Hyperreflective material in optical coherence tomography images of eyes with myopic choroidal neovascularization may affect the visual outcome

Yasuaki Mushiga, Sakiko Minami, Atsuro Uchida, Norihiro Nagai, Misa Suzuki, Toshihide Kurihara, Hideki Sonobe, Norimitsu Ban, Kazuhiro Watanabe, Hajime Shinoda, Kazuo Tsubota, Yoko Ozawa

Research output: Contribution to journalArticlepeer-review

Abstract

The visual outcome of myopic choroidal neovascularization (CNV) after anti-vascular endothelial growth factor (anti-VEGF) therapy varies among individuals. We retrospectively analyzed the data of 24 eyes (24 patients) with treatment-naïve myopic CNV who underwent anti-VEGF monotherapy following a pro-re-nata regimen at the Division of Medical Retina Clinic, Department of Ophthalmology, Keio University Hospital between May 2014 and December 2017. The mean age was 70.6 ± 2.1 years, and 16 (66.7%) patients were female. Overall, the mean best-corrected visual acuity (BCVA) improved (p = 0.034), and the mean height of the hyperreflective material (HRM), involving the CNV lesion recorded by optical coherence tomography, decreased (p < 0.01) 12 months after the initial treatment. Fifteen eyes (62.5%) achieved a BCVA of better than 0.10 in LogMAR at 12 months; they had a better BCVA (p = 0.015) and lower HRM intensity (p = 0.033) at baseline than the others. Remarkably, the BCVA improved (p < 0.05) and the HRM height (p < 0.01) decreased only in eyes with a final BCVA better than 0.10 as early as 1 month after the initial treatment, which was still present at 12 months. The HRM height and intensity, not only the BCVA, would be valuable in evaluating the prognosis of myopic CNV after anti-VEGF therapy, although further study is required.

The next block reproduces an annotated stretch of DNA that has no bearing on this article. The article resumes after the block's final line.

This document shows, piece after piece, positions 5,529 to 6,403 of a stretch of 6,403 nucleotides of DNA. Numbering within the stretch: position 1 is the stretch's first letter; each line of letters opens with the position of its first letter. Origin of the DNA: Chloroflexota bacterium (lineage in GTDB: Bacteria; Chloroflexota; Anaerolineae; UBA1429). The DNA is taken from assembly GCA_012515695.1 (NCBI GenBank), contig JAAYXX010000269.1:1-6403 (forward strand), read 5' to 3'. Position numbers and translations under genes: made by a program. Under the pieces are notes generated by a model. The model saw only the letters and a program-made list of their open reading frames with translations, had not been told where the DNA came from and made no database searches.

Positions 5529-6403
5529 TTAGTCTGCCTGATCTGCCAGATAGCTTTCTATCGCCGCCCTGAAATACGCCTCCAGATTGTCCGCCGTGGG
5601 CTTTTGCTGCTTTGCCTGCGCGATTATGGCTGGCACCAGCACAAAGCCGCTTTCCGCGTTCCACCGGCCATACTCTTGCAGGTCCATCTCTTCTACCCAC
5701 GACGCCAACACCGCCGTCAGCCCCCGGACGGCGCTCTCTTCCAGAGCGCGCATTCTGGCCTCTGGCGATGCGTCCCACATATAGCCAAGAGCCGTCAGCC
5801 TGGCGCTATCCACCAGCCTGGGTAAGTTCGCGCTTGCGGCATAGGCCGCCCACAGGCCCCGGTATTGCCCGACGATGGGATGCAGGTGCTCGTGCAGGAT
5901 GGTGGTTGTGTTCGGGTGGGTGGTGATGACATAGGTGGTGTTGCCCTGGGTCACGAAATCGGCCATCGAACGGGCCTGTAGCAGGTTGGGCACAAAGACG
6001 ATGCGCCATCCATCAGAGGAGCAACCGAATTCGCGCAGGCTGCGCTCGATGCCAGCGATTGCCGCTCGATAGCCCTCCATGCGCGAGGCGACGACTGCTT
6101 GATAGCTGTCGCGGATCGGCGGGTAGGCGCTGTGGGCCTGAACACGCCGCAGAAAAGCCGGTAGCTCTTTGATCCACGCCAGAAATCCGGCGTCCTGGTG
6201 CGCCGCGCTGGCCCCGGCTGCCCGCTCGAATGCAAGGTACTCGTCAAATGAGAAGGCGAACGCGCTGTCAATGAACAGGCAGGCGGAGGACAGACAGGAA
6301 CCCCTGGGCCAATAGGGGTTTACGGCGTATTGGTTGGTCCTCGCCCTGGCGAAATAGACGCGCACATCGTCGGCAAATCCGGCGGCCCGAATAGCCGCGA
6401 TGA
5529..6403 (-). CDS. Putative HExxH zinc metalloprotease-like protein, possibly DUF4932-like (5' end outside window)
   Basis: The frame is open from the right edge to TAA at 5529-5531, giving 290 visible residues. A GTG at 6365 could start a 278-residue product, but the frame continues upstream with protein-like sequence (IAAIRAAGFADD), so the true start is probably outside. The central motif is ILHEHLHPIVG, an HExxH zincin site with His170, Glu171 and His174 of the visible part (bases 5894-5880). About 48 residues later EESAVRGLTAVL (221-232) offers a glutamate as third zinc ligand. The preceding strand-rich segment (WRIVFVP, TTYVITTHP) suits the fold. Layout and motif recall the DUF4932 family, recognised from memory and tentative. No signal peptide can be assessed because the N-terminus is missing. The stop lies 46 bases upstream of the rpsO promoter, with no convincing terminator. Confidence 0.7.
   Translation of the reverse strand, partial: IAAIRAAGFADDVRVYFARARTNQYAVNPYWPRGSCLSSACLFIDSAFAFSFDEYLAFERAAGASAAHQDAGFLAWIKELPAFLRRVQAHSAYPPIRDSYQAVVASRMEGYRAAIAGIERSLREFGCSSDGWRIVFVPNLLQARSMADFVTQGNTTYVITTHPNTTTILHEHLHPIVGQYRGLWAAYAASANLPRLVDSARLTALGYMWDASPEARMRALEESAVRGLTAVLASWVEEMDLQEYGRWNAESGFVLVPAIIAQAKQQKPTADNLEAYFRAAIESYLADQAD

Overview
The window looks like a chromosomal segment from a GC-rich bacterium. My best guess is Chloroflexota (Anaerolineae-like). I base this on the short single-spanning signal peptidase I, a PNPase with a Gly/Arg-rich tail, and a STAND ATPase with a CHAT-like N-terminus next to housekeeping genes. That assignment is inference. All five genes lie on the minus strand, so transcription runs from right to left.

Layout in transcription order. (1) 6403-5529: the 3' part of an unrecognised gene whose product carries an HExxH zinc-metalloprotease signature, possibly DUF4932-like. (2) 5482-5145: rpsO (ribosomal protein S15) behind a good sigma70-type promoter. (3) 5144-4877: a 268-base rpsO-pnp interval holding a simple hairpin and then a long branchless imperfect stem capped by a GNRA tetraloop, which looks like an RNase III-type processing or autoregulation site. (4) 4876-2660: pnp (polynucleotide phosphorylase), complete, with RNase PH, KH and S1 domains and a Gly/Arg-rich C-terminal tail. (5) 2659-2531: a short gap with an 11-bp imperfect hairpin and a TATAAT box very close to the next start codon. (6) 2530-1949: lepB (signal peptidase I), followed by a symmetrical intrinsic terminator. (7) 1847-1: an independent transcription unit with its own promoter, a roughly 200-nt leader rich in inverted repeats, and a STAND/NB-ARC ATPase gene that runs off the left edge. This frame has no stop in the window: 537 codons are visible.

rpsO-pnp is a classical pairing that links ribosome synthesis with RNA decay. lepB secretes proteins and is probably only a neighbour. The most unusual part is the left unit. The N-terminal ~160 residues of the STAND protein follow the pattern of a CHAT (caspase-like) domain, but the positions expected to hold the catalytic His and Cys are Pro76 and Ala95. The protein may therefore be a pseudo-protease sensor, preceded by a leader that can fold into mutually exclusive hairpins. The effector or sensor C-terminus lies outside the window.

Original languageEnglish
Article number2394
Pages (from-to)1-10
Number of pages10
JournalJournal of Clinical Medicine
Volume9
Issue number8
DOIs
Publication statusPublished - 2020 Aug 1

Keywords

  • Choroidal neovascularization
  • High myopia
  • OCT
  • Retina
  • Visual acuity

ASJC Scopus subject areas

  • Medicine(all)

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